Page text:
Monday, 21 January 2013

Winston Smith would be spinning in his grave were he not fictional.

I remember way back in the late 80s/early 90s or whenever it was I read it, my young outrage at the awful world Winston Smith had to endure in 1984. Oh, I read Brave New World as well, but to be fair, Huxley's view of a world where babies all get brought up in factories, and sex is a mandatory recreational activity rather appealed to a teenage lad, still does a bit. As an impossibly earnest and principled 12/13 year old however, the very idea of having one's every move watched and scrutinised by a totalitarian regime horrified me. How ironic that since then, Big Brother has become somebody that we all want to be watched by, and we broadcast every single thing we do to the entire world with no mind for the consequences.
Well, not all of us. Most of us do though, admit it.
In the near quarter century since I read that book for the first time, the world I inhabit has slowly drifted closer and closer towards Winston's.
I remember being particularly shocked by the hidden cameras and microphones that he encountered on his little trip out to the countryside, the idea of this all pervading spy network went against every idea of personal freedom I had ever believed in. And then within 3 or 4 years of my first reading of 1984, they put cameras up in all the little places we used to go and hide out in to do the things you don't want to get caught doing when you're a teenager (or an adult in fact). After a while, we got used to that and moved on. There are always more places to hide if you want them, and your home is always a sanctuary (hopefully, but who knows what's coming down the track).
Then the world wide web appeared, and hope rose in us all. A place where the underground could meet, and speak frankly without fear. We could hide behind screen names and be whoever we wanted. Those of us who were particularly paranoid could hide behind as many fake IP addresses as we could generate. A lawless outland where freedom of speech could finally be achieved properly. And then the normal people came. And we sat on the usenet forums and laughed at them, they couldn't even flush their own DNS caches. They had no idea what LOL meant, they used Internet Explorer (they still do).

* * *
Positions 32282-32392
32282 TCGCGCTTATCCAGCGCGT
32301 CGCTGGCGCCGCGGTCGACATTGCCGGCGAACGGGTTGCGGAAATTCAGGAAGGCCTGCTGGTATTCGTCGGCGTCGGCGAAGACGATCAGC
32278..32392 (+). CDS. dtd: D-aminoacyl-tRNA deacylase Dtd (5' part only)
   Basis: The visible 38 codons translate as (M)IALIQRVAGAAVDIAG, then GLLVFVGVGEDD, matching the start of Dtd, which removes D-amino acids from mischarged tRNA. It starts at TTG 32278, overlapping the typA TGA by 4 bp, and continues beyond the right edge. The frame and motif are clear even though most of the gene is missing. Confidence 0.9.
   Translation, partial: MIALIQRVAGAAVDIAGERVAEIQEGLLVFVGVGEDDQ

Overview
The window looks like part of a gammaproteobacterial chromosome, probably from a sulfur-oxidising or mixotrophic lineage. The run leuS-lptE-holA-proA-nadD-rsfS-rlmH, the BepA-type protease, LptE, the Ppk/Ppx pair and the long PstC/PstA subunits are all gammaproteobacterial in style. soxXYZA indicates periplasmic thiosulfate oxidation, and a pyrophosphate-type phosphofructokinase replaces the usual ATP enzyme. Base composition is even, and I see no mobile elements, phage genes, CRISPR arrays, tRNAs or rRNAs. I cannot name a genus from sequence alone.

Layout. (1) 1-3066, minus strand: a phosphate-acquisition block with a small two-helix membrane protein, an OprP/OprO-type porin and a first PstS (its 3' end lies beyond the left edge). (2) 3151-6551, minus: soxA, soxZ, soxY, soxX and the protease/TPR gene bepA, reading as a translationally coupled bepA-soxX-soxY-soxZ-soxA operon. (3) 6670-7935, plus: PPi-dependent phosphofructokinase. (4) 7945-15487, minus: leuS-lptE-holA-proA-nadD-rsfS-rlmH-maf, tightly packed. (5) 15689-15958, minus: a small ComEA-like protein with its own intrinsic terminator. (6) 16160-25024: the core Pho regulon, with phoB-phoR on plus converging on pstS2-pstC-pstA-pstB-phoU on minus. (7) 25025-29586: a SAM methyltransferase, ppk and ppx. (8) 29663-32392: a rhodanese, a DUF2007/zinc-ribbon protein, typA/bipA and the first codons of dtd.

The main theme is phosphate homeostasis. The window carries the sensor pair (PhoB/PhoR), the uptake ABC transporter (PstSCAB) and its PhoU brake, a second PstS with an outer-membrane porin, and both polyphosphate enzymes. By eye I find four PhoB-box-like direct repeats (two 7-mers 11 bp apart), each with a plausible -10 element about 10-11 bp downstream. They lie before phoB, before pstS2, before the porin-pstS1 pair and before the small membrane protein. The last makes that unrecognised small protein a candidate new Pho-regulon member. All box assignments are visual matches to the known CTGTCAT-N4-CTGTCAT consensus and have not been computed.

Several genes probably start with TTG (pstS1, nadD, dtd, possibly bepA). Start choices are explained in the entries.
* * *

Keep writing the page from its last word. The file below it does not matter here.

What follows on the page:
The normal people began to take offence at this happy outland, and demanded legislation, and we've all seen where this has finally led, ridiculous lawsuits over jokes on twitter, and a society too paranoid to even type the word “child” into google in case the thought police come and break down your door. Then they demanded easier ways to connect with the people they already knew, and along came facebook. Then they demanded easier ways to connect with people they didn't know, but had read about in the papers, and Twitter was born. The internet had now become a copy of hello magazine, crossed with the queue at tescos. Gossipy and annoying. Luckily the web is big enough for all of us, and if you don't want to join in you can tell facebook et al to go fuck itself and stay on 4chan, b3ta or the old usenet forums are still there I believe.
Thing is though, facebook and twitter are fun, you can talk to people you do know, you can have a good old rant and know that people are reading. You can show them your lunch, and at least one of them will “like” it. Occasionally somebody you have read about in the papers will grudgiingly reply to your tweet, or even retweet you. I have no idea why, but now we have to “share and enjoy” every last little thing. The party have won. Welcome to INGSOC. We are deliberately delivering them all the information they need to hang us all. I am well aware that this is an exaggeration.
If the teenage lad who was so horrified by the information networks of Orwell's nightmare could see the stuff I share with the entire world, I like to think he'd punch me in the face and make me stop. I'm not going to though, because I'm 35 now, and I'm well aware that the mythical “they” could find out all this trivial crap all by themselves. As my friends/family would be plastering it all over the web for me. Or because they can read our minds (not mine, I've got a special hat).
Winston Smith deliberately hid from the telescreen in his apartment, so that he could have a moment of privacy, and hated it's noisy intrusions into his life. I and, in fact, most of us now have telescreens in every room in the house, and we're now paying extra so we can get ones with cameras in to watch us, just like Winston's did for him. The tiniest most insignificant details of our lives are now writ large upon the universe for all to see, thanks to the miracle of social networking, encouraging us all to believe in our own self-importance.
Scrolling down a twitter feed, I am often reminded of a 3 year old who continually feels the need to inform his parents of his every move. You know the ones, “Mummy, I'm going for a wee now”, “Mummy, I'm walking down the stairs” etc. etc. the equivalent of posting a picture of your lunch on twitter/facebook. Except that sadly the internet will not eventually snap like an overworked mother and tell it's errant children to shut the fuck up. Are the social networking generation the children who's mother's never snapped? The overindulged ones (you remember them from school, they got to come in in trainers, or wearing a bucket on their heads in extreme cases) who can do no wrong, and will always be mummy's little angel? Nope, cos I know people who do this, and I know their mothers, and this is not the root cause at all.
I have no idea why it happens, just that it does, and I am unable to stop, even though I know I should. Must be like the fags then, can't seem to give those up either. Although I did prefer it when people were too scared to put pictures of their kids up on the internet for fear of old men wanking over them (is that a joke too far?)

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